Detection of tone pulse train in noise

Discussion in 'The Projects Forum' started by znauzer, Aug 20, 2009.

  1. znauzer

    Thread Starter New Member

    Aug 20, 2009
    4
    0
    Hi everyone,

    I'd like to build an electronic circuit that can detect a train of repeated tone bursts in noise and would really appreciate some help.

    Some background: The circuit would be a study on snow leopards in the Mongolian mountains, where trap lines connected to radio transmitters send a train of tone bursts via radio when triggered. A circuit that would listen to the right radio frequency and make an alarm when a trap line is triggered would mean that the field operator wouldn't have to listen to the traps every three hours 24/7 so could get some well-earned rest!!

    We don't know the received level of the tone bursts, so cannot rely on absolute levels. My idea is to instead use relative levels and signal a detection when we hear pulses that are strong enough compared to the noise.

    From my limited knowledge on electronics, I imagine a circuit consisting of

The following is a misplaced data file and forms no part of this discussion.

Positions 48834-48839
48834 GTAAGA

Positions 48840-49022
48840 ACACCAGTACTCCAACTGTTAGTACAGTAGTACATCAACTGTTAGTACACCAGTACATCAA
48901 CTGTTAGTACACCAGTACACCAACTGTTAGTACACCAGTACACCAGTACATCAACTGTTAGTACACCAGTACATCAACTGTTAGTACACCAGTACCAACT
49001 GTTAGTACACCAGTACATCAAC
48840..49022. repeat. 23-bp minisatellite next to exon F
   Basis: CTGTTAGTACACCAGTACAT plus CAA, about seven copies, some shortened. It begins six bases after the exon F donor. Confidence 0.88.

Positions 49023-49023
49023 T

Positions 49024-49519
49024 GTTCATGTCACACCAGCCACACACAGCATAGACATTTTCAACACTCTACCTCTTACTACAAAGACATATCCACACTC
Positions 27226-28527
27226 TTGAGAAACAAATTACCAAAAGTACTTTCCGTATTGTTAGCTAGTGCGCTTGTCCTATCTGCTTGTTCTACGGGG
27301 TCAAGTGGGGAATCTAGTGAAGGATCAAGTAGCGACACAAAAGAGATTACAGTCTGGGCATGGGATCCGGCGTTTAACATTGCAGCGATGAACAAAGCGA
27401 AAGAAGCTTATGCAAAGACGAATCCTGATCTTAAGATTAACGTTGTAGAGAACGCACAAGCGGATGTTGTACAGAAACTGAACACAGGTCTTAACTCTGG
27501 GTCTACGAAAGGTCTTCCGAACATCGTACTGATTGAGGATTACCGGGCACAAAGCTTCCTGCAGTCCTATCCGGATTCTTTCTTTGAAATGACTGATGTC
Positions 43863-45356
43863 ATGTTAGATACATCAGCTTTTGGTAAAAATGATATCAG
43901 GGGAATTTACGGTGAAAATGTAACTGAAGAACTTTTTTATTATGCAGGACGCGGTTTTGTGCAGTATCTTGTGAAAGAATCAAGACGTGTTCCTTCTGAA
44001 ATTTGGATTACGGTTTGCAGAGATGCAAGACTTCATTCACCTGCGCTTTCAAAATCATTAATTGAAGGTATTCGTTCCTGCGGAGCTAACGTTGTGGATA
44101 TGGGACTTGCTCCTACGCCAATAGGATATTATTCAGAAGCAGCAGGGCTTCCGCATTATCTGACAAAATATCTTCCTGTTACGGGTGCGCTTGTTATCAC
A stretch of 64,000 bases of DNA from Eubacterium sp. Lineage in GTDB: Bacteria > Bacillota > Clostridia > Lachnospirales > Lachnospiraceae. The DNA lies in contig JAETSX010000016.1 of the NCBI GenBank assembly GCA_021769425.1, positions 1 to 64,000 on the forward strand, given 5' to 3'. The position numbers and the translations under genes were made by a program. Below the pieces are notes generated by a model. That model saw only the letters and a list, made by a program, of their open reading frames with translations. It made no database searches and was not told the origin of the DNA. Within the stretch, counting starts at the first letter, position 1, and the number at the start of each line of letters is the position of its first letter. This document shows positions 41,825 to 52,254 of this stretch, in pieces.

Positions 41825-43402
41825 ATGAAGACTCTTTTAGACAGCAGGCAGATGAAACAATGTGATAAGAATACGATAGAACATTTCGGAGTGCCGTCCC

1) a bandpass filter tuned to the frequency of the tones
    2) a full-wave rectifier
    3) two smoothers:
    a) one with an averaging length of several pulse cycles, which measures the average level of bursts + noise
    b) one with an averaging length equal to a burst length
    4) some form of comparator, which compares the output of circuit 3a with that of 3b. It'd be great if this comparator could give one output voltage when 3a divided by 3b is above a certain value, and another voltage when it is not. Is there a circuit that can do this??
    5) Assuming there is a circuit for 4, 5 is another smoother operating on the output of the comparator/detector of 4. if the output level of this smoother exceeds a certain value, we know that we must have sufficiently strong pulses at the right frequency and with at least the required repetition frequency, so can signal an alarm (siren/light)

    Is there anyone out there who can help me with step 4 and 5 in my circuit? Or can you think of a better circuit? (not unlikely since I only know basic engineering electronics) Or am I going the wrong way?

    Me and the field operator who doesn't get much sleep (my brother!) would be very grateful for any help or suggestions.

    Cheers
    Toby
     
  2. CDRIVE

    Senior Member

    Jul 1, 2008
    2,223
    99
    To get the most accurate information it would be wise to post the RF carrier frequency used and what its mode of modulation is. It wouldn't hurt to also include the approximate frequency of the tone bursts.
     
  3. znauzer

    Thread Starter New Member

    Aug 20, 2009
    4
    0
    The traps operate on different frequencies and there is a separate radio receiver. The circuit would operate on the radio reciever's output (audio). The tone burst frequency is around 1 kHz.
     
  4. CDRIVE

    Senior Member

    Jul 1, 2008
    2,223
    99